ST. MADELEINE SOPHIE BARAT
St. Madeleine Sophie Barat, foundress of the Society of the Sacred Heart, was born in Joigny, France, on December 12, 1779.
She grew up in the simple home of a barrel maker where she received a remarkable education under the guidance of her brother, Louis. At age 16, Sophie went to Paris to study, following a demanding program that included mathematics, Latin, theology, and biblical studies. It was in Paris that she learned from Father Joseph Varin of plans for a new religious congregation whose end would be to glorify the Heart of Jesus. It was to be rooted in prayer and devoted to the ministry of education. On November 21, 1800, she and three others consecrated their lives “to make known the revelation of God’s love, whose source and symbol is the Heart of Christ.”
The first school was in Amiens, France. On January 18, 1806, Mother Barat was elected Superior General of the order, an office she held until her death in 1865. She was canonized in 1925, and her feast is celebrated on May 25.
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ST. ROSE PHILIPPINE DUCHESNE
St. Rose Philippine Duchesne was born in Grenoble, an ancient city in the French Alps, on August 29, 1769. Strong-willed and impetuous, she was the eldest daughter of a large merchant family. She was educated at home and at the Visitation Monastery of St. Marie d’en Haut, located on a mountain above the city. She entered the cloister there against the wishes of her family.
When the French Revolution swept down from Paris, Philippine was forced to return home. For ten years, she worked in dangerous conditions for the underground church. Philippine was introduced to Madeleine Sophie in 1804, and entered the Society of the Sacred Heart. The two remained life-long friends. Philippine’s greatest desire was to be a missionary to America, to serve the Native Americans. She persisted in her requests, and in 1818, Mother Barat consented. Philippine and her four companions reached New Orleans on May 29, 1818; Bishop Dubourg soon called them to St. Charles, Missouri where they opened a boarding and day school.
Philippine could never master the English language. However, the mission of the Society of the Sacred Heart spread rapidly throughout the New World, and the schools survived against great odds because of her prayer and sacrifice. Philippine died in St. Charles in 1852. She was canonized by the Church in 1988, and her feast is celebrated on November 18. Her remains rest in the lovely chapel dedicated to her on the campus of the Academy of the Sacred Heart in St. Charles.
You can learn more about Philippine Duchesne here.
In 1844, Pauline Perdrau, a young novice in the Society of the Sacred Heart, took it upon herself to produce a fresco of the Virgin Mary on a wall in a recreational area of the Trinita dei Monti, at the time a Sacred Heart convent in Rome. Sr. Perdrau chose to paint Mary as a young woman, sitting in the temple, clothed in a rose-colored dress. The fresco includes a lily at Mary’s side representing her purity; a distaff and spindle, her love of work; a book, her dedication to study and prayer. Representations of Mater Admirabilis (Mother Most Admirable) can be found in all Sacred Heart schools, and her feast is celebrated on October 20.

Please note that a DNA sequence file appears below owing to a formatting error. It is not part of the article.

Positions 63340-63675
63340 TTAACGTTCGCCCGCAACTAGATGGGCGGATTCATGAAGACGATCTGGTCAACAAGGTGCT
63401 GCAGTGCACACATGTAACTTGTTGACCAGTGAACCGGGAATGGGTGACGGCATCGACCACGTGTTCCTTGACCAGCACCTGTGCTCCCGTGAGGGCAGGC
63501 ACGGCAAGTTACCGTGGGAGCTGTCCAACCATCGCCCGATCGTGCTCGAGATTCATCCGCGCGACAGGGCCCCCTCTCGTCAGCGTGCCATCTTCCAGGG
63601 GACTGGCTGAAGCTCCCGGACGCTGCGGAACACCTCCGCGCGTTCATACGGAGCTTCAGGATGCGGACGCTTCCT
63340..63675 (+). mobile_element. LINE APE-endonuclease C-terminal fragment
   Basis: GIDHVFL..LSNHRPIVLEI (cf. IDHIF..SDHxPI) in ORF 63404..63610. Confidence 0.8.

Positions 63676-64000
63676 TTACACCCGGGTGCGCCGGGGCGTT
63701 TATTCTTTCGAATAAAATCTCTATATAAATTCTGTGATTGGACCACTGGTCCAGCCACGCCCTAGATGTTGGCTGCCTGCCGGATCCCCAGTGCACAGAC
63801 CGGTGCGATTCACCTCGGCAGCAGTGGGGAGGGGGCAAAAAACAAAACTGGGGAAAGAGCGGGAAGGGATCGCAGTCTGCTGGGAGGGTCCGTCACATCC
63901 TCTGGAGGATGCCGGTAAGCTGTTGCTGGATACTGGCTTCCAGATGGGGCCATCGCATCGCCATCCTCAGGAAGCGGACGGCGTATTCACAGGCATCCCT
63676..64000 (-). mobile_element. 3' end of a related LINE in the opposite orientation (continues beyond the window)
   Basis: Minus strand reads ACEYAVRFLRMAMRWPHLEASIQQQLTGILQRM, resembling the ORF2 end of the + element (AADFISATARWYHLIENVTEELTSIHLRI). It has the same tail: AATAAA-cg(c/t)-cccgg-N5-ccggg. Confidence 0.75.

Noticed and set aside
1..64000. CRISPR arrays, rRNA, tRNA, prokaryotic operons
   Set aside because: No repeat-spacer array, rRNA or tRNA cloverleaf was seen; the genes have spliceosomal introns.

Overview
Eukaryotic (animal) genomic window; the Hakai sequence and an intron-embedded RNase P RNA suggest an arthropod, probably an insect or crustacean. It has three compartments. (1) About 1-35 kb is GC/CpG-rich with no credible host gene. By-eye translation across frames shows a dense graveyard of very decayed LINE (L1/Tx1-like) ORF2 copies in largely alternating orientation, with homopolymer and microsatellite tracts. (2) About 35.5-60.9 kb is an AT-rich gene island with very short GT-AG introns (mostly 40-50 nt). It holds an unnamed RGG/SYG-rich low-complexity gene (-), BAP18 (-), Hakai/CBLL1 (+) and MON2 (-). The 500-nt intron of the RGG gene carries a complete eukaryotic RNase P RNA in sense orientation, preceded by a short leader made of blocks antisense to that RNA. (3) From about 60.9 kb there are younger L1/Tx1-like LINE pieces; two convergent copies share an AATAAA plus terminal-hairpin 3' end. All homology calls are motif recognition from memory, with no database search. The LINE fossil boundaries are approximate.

Shrine of St. John Berchmans
Few spots in America have been so unpredictably involved in sacred history as a tiny town situated on what was, some two thousand years ago, the west bank of the Mississippi, not far from where it flows into the Gulf. It is called Grand Coteau, from its situation on a sloping ridge or “coteau” – not a lofty ridge, but a long one. Though a superhighway runs near Grand Coteau, it is still somewhat off the beaten track.
However, what gives Grand Coteau a unique place in the history of holiness is the Convent of the Sacred Heart – the very oldest convent in continuous existence in the entire Society of the Sacred Heart. It is associated with several notably holy persons: two of them canonized and one likely someday to be declared a saint.
St. Philippine Duchesne, of the Religious of the Sacred Heart, was instrumental in having the convent established in 1821, and she visited here in 1822 and 1829.
But even more dramatic, and perhaps even more significant in American Church history, is the little known case of the apparitions of St. John Berchmans, and the miracle, worked through his intercession, which led to his canonization. It happened in 1866, just two years after the end of the Civil War, and the site of the miracle is still visited by pilgrims in the main building of the convent.
Today the holy spot is appropriately transformed into a chapel – a very simple, unadorned chapel worthy of the modest saint to whom it is dedicated. John Berchmans, most unassuming of saints, was a Fleming, born in Diest (what is now Belgium) March 13, 1599. An ideal youth, he felt the special call to serve God as a Jesuit.
THE MIRACLE AT GRAND COTEAU